He had found something in this book that he hadn’t noticed there previously. Afterward, Raisters read many of the latest books written by Latvian authors and finally turned to Dante, Homer, Goethe, Shakespeare, and Pushkin, among others. He loved Aleksis Kivi’s “Seven Brothers” so much that he learned some of the passages by heart. A lot of these works stirred the poet’s soul in him and inspired him. He began learning by heart the poems of some of the greatest masters and especially enjoyed 19th-century French lyricism.
My Own Experience with Don Quixote
When I first translated my dad’s article, I decided to give “Don Quixote” a try. At that time, I lived in Riga, Latvia, so I got the book from the Latvian National Library. I could have chosen to see if they had the book in English, but I chose to try to read it in Latvian because I knew this was the language my dad read the book in. I knew dad didn’t understand Spanish, and he started learning English only later on. Well, I will tell you that trying to find what my dad found in this book was the same as the character Don Quixote having to fight those windmills. However, what did happen is that I fell in love with Quixote’s horse, Rocinante, and I could imagine having such a horse. For anyone interested and has never read “Don Quixote”, I strongly recommend giving this classic a try. You might find it becomes a special book for you as Raisters did, or you might find something special from the book for yourself as I did.
Saying Goodbye to Books
At the time of occupation and as WW II came on full force, Raisters had to say good-bye to the poetic atmosphere in his apartment and his collection of books that had steadily grown. Leaving Riga, Latvia, he had carefully chosen some books to take with him. Unfortunately, these boxes were no longer on the train when he got to his destination at the port city of Liepaja in the Kurzeme region of Latvia. He was left with the books he had managed to put into his suitcase. There were poems by Omar Khayyam and four novels by Latvian writers.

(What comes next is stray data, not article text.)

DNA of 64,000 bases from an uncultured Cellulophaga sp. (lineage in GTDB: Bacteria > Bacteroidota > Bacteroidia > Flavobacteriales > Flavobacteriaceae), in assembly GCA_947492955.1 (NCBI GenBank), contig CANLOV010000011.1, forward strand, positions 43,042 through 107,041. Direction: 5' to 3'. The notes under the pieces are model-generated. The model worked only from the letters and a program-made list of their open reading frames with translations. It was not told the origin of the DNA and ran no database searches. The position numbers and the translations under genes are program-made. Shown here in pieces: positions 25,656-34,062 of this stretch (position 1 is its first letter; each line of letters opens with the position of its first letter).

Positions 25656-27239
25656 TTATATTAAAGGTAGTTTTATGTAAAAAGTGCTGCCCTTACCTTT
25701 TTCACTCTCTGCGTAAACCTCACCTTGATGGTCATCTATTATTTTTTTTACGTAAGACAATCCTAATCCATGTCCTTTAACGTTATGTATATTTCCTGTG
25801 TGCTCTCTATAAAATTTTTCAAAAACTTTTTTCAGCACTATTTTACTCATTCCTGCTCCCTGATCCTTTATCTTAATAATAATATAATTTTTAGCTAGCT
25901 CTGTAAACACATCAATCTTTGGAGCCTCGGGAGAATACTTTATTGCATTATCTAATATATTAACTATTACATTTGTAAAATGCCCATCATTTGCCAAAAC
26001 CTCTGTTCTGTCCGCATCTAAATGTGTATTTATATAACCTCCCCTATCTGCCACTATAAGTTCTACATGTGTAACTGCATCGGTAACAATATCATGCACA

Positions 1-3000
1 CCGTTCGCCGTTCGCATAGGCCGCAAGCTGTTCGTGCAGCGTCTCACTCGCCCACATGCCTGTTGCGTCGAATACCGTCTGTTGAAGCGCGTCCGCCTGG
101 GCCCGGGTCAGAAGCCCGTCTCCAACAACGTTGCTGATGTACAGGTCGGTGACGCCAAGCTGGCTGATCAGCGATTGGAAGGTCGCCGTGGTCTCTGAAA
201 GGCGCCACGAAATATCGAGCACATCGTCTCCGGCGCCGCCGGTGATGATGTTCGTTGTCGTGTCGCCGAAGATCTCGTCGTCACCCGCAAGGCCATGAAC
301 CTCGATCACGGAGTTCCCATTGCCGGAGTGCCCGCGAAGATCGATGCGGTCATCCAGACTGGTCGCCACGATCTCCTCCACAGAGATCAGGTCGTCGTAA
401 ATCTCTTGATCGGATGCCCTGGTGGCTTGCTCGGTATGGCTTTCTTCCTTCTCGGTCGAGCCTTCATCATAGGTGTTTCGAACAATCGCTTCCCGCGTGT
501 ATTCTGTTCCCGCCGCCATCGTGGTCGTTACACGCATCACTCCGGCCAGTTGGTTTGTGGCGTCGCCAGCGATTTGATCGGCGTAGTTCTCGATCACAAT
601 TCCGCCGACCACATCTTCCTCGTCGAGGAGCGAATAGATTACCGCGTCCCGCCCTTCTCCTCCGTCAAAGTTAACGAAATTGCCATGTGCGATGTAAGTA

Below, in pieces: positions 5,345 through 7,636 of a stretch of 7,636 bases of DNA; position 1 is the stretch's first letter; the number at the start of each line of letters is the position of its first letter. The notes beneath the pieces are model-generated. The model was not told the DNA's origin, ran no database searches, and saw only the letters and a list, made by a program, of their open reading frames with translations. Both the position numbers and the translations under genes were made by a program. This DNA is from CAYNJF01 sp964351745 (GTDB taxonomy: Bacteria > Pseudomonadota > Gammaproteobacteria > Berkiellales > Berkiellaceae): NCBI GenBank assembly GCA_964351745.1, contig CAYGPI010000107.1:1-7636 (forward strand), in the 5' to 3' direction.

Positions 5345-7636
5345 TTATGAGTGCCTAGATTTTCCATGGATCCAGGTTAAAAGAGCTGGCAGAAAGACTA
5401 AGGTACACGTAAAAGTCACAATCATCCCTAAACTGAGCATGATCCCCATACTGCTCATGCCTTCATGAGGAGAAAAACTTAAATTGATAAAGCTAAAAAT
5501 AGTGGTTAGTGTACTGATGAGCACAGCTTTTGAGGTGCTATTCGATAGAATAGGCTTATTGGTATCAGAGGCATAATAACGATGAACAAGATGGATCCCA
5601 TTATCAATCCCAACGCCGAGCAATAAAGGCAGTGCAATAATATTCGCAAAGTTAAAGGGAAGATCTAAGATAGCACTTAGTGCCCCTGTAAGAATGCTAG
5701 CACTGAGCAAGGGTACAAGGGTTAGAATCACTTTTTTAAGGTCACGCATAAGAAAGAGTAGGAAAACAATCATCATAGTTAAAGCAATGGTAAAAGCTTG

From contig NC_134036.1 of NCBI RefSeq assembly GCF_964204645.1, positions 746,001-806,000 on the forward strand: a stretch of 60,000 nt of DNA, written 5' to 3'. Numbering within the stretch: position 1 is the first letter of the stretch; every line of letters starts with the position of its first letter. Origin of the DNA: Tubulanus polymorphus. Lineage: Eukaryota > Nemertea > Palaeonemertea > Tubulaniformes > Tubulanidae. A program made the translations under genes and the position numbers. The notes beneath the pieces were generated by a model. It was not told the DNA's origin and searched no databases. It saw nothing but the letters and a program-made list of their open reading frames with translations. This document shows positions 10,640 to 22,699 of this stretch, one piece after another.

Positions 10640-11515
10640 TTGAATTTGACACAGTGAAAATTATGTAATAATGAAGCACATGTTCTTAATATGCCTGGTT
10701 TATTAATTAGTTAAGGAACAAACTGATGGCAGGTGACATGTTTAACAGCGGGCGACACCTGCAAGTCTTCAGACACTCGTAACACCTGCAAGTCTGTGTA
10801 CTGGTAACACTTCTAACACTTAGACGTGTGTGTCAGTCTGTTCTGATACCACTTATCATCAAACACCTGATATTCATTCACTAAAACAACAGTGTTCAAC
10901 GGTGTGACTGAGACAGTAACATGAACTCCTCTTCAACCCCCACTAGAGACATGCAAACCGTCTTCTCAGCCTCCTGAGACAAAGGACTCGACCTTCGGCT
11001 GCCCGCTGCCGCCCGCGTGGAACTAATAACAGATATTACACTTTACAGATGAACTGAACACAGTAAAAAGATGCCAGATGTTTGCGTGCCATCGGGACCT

These were then the first and only books he had with him starting life in exile. Raisters remembered that in Berlin, Germany, when the only food one had, was some bread and you could see your breath in the air in a cold room how wonderful it was to pick up a book by Latvian writer Karlis Skalbe. Then he could “walk” into the pages and be back in Latvia. It was great to remember the days of living in the countryside, the smell of sweet hay, and to leave the desolate days of the war behind for awhile. Skalbe’s stories brought him back to his childhood to the days when as a little boy, he was a shepherd daydreaming in the fields in Ranka, Latvia, where he was born.
Reading Omar Khayyam
Reading the verses of Omar Khayyam, Raisters felt he could fulfill his inner self. Verses about wine and passion were in complete contrast to life in Berlin at that time. Even while eating some thin soup in a Berlin café, it was possible to imagine it had a taste of wine, and he could smell the roses in the rose gardens that were blooming for Khayyam’s mistress. With Khayyam, he could also spite death and be ready to receive it if it should come feeling free and fulfilled. When he had read all he had, he started to show an interest in German literature.
In the winter, he would go to libraries to look for interesting reading material, but this pleasure ended when in February, there was a bombing raid on Berlin, and libraries closed their doors. Several months afterward, he left behind the ruins of Berlin and arrived in Husum, a small, grey looking town on the North Sea where the famous German novelist Theodor Storm was born and raised. It was Storm who coined the epithet “the grey town by the sea.” Raisters discovered that the woman who owned the house where he was renting a room had a lot of German literature, and his love of reading and poetry could begin anew.
Raisters felt that a poet could feel great passion if he found the right reading material and that sometimes one had to go through great mountains of books to find the right path to take. When one does find a book that can stir their soul, it should be savored like fine wine and taken one sip at a time. Even the smallest book at wartime could open a magical world and help an individual escape from the grey and tiring world of exile, even if for some moments in time.